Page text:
The t distribution, also known as Student’s t-distribution, is a type of probability distribution that is symmetric and bell-shaped, like the normal distribution, but has heavier tails. It is primarily used in hypothesis testing and constructing confidence intervals when the sample size is small, and the population standard deviation is unknown.

In this comprehensive guide, we’ll delve into the process of generating and plotting a t-distribution in R using various visualization techniques.

## 1. Understanding t-Distribution Functions in R

R provides several functions to work with t-distributions:

`rt(n, df)`

: Generates`n`

random variates from a t-distribution with`df`

degrees of freedom.`dt(x, df)`

: Gives the height of the probability density function at`x`

for a t-distribution with`df`

degrees of freedom.`pt(q, df)`

: Returns the cumulative probability at`q`

for a t-distribution with`df`

degrees of freedom.`qt(p, df)`

: Gives the`p`

-quantile for a t-distribution with`df`

degrees of freedom.

For this guide, we’ll primarily be using the `dt()`

function to plot the probability density function (PDF) of a t-distribution.

## 2. Plotting a t-Distribution

Let’s generate and plot a t-distribution with 5 degrees of freedom.

```
# Define sequence of x-values
x <- seq(-5, 5, length.out = 400)
# Define degrees of freedom
df <- 5
# Compute density values
y <- dt(x, df)
# Convert to data frame for ggplot
df <- data.frame(x, y)
# Plot the t-distribution
ggplot(df, aes(x = x, y = y)) +
geom_line(color = "darkgreen") +
labs(x = "x", y = "Density", title = "t-Distribution with 5 degrees of freedom") +
theme_minimal()
```

In the above code, we first define a sequence of x-values using the `seq()`

function. We then compute the density values for the t-distribution with 5 degrees of freedom using the `dt()`

function. Finally, we use `ggplot()`

and `geom_line()`

to create the plot.

## 3. Plotting t-Distributions with Varying Degrees of Freedom

The shape of a t-distribution is primarily influenced by its degrees of freedom. As the degrees of freedom increase, the t-distribution approaches the standard normal distribution. Let’s plot t-distributions with varying degrees of freedom to observe this behavior.

```
# Define sequence of x-values
x <- seq(-5, 5, length.out = 400)
# Define a vector of degrees of freedom
dfs <- c(1, 2, 5, 10, 30)
# Create an empty data frame to store the density values
df <- data.frame()
# Loop over degrees of freedom, compute density values, and bind to the data frame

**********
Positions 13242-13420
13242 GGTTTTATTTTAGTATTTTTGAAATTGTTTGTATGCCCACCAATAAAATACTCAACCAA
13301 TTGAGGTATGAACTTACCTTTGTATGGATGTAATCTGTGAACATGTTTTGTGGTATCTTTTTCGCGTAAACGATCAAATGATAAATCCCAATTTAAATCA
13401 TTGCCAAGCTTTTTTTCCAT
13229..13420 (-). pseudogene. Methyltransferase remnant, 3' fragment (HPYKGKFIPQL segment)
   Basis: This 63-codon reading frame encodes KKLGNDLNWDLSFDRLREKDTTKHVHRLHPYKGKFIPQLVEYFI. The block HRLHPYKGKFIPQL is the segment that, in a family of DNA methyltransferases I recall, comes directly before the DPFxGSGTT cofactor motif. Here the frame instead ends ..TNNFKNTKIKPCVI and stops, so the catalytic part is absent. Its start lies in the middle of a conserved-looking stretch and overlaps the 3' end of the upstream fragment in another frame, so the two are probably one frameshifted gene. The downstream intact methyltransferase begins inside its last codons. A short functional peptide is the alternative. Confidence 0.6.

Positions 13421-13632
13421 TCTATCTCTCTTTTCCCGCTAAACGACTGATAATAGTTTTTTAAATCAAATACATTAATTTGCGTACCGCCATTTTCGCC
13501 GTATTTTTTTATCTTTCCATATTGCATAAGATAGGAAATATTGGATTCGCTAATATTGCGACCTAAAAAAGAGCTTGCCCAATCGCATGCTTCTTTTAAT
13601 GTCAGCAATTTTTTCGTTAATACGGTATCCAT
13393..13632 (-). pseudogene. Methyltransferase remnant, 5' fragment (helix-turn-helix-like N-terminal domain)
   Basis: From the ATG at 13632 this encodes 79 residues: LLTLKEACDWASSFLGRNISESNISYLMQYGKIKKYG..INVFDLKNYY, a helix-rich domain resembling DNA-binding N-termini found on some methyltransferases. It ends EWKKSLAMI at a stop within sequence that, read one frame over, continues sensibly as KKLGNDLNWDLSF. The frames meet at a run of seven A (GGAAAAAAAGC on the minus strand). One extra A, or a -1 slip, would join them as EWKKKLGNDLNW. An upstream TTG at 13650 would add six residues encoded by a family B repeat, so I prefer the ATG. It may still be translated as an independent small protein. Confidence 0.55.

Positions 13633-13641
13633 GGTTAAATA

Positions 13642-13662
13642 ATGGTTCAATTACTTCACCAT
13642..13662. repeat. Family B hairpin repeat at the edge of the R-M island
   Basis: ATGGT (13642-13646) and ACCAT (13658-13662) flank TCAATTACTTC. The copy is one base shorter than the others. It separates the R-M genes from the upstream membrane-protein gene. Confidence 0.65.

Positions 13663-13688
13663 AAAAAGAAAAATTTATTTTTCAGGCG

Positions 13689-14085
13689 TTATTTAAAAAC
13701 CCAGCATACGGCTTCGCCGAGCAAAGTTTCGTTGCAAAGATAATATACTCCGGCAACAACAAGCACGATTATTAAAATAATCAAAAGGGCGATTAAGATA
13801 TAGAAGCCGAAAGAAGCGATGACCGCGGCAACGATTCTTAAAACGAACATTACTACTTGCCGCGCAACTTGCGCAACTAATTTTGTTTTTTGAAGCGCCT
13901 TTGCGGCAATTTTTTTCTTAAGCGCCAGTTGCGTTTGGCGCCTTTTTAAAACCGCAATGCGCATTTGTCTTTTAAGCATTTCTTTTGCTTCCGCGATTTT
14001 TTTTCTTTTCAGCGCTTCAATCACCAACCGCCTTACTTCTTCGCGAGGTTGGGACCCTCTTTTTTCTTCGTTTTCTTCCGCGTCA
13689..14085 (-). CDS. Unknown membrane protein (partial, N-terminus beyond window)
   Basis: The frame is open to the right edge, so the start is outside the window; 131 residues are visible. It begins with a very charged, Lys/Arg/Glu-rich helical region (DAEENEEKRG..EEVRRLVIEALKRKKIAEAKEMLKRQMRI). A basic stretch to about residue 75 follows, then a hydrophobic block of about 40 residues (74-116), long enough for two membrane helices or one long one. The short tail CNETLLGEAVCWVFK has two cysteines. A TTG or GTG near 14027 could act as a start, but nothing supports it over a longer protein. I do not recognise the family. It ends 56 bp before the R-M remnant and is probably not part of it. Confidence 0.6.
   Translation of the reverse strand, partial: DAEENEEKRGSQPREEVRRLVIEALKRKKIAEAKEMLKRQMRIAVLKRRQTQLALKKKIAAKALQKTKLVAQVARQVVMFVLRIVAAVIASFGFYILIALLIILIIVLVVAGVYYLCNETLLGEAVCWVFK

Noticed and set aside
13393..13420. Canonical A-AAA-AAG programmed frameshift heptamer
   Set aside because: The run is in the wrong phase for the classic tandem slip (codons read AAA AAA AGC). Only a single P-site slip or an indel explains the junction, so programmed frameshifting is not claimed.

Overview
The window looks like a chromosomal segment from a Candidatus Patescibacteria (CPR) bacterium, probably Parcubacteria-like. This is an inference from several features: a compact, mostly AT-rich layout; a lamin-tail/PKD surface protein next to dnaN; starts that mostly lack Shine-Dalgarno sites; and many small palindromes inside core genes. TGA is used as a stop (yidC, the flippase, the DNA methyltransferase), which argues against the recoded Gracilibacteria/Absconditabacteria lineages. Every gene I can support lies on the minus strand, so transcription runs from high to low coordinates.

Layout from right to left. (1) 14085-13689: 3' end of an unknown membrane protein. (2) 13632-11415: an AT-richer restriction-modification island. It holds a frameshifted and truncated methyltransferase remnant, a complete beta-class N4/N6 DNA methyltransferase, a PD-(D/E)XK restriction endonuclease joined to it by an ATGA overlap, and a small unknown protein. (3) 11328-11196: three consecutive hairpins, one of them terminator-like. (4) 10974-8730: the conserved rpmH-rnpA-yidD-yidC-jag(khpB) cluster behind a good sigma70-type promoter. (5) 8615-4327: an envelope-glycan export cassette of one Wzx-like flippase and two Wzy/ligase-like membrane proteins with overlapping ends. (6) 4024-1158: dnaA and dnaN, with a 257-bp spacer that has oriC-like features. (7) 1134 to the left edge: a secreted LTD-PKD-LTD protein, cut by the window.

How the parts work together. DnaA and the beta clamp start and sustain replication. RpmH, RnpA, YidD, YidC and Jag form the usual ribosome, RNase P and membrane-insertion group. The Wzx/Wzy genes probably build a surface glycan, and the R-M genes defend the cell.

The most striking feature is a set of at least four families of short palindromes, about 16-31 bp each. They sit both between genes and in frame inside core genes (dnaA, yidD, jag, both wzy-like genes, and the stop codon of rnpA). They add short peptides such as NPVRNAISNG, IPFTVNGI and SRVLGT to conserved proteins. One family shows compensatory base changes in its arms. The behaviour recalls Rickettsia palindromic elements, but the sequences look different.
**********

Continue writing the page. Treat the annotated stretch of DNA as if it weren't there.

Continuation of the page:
for (df_i in dfs) {
df_temp <- data.frame(x = x, y = dt(x, df_i), df = factor(df_i))
df <- rbind(df, df_temp)
}
# Plot the t-distributions
ggplot(df, aes(x = x, y = y, color = df)) +
geom_line() +
labs(x = "x", y = "Density", color = "Degrees of freedom",
title = "t-Distributions with Varying Degrees of Freedom") +
theme_minimal()
```

In this script, we first define a vector of degrees of freedom. We then loop over the degrees of freedom, compute the density values for each, and bind them to a data frame. The `factor(df_i)`

function is used to convert the numeric degrees of freedom to a factor, which is necessary for `ggplot2`

to handle it as a categorical variable correctly. Finally, we plot the t-distributions, with the `color = df`

aesthetic in `ggplot()`

resulting in different colors for each degree of freedom.

## 4. Overlaying a t-Distribution on a Normal Distribution

Given that the t-distribution approaches the standard normal distribution as the degrees of freedom increase, it might be helpful to visualize them together. The following code overlays a t-distribution with 30 degrees of freedom on a standard normal distribution.

```
# Define sequence of x-values
x <- seq(-5, 5, length.out = 400)
# Compute density values for t-distribution
y_t <- dt(x, df = 30)
# Compute density values for normal distribution
y_n <- dnorm(x)
# Convert to data frame for ggplot
df <- data.frame(x, y_t, y_n)
# Plot the distributions
ggplot(df, aes(x = x)) +
geom_line(aes(y = y_t), color = "darkgreen", linetype = "solid") +
geom_line(aes(y = y_n), color = "red", linetype = "dashed") +
labs(x = "x", y = "Density", title = "Comparison of t-Distribution (df = 30) and Standard Normal Distribution") +
theme_minimal() +
scale_colour_manual("",
breaks = c("t-Distribution", "Normal Distribution"),
values = c("darkgreen", "red"))
```

Here, we compute the density values for both the t-distribution and the standard normal distribution. We then use `geom_line()`

twice within the `ggplot()`

function to plot both distributions on the same graph. The `linetype`

argument is used to distinguish between the two distributions.

## Conclusion

This guide provided an in-depth look at how to plot a t-distribution in R using the `ggplot2`

package. We explored how to plot a single t-distribution, multiple t-distributions with varying degrees of freedom, and a t-distribution overlaid on a standard normal distribution.

Understanding and being able to visualize the t-distribution is crucial in statistics, particularly in situations with small sample sizes or unknown population standard deviations. With R and `ggplot2`

, you can create these visualizations and customize them to your needs, making them powerful tools in your statistical analysis toolkit.